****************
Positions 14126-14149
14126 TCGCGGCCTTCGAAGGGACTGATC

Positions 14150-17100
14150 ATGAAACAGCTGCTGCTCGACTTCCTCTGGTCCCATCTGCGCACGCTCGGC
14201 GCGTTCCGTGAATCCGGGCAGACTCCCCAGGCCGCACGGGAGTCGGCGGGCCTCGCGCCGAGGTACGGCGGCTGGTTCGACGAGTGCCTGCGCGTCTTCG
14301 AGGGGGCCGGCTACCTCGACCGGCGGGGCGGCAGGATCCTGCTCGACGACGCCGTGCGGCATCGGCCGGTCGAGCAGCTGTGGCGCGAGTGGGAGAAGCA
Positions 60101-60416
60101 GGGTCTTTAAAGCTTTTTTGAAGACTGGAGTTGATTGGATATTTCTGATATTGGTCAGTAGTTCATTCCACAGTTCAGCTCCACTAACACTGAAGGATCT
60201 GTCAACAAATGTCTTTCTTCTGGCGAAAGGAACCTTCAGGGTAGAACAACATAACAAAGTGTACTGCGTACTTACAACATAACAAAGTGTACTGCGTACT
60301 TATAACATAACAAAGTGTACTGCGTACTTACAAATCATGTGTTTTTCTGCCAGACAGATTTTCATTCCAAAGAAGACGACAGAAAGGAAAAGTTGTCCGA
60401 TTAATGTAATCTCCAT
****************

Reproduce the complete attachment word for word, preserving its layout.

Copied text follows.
Positions 14126-14149
14126 TCGCGGCCTTCGAAGGGACTGATC

Positions 14150-17100
14150 ATGAAACAGCTGCTGCTCGACTTCCTCTGGTCCCATCTGCGCACGCTCGGC
14201 GCGTTCCGTGAATCCGGGCAGACTCCCCAGGCCGCACGGGAGTCGGCGGGCCTCGCGCCGAGGTACGGCGGCTGGTTCGACGAGTGCCTGCGCGTCTTCG
14301 AGGGGGCCGGCTACCTCGACCGGCGGGGCGGCAGGATCCTGCTCGACGACGCCGTGCGGCATCGGCCGGTCGAGCAGCTGTGGCGCGAGTGGGAGAAGCA
Positions 60101-60416
60101 GGGTCTTTAAAGCTTTTTTGAAGACTGGAGTTGATTGGATATTTCTGATATTGGTCAGTAGTTCATTCCACAGTTCAGCTCCACTAACACTGAAGGATCT
60201 GTCAACAAATGTCTTTCTTCTGGCGAAAGGAACCTTCAGGGTAGAACAACATAACAAAGTGTACTGCGTACTTACAACATAACAAAGTGTACTGCGTACT
60301 TATAACATAACAAAGTGTACTGCGTACTTACAAATCATGTGTTTTTCTGCCAGACAGATTTTCATTCCAAAGAAGACGACAGAAAGGAAAAGTTGTCCGA
60401 TTAATGTAATCTCCAT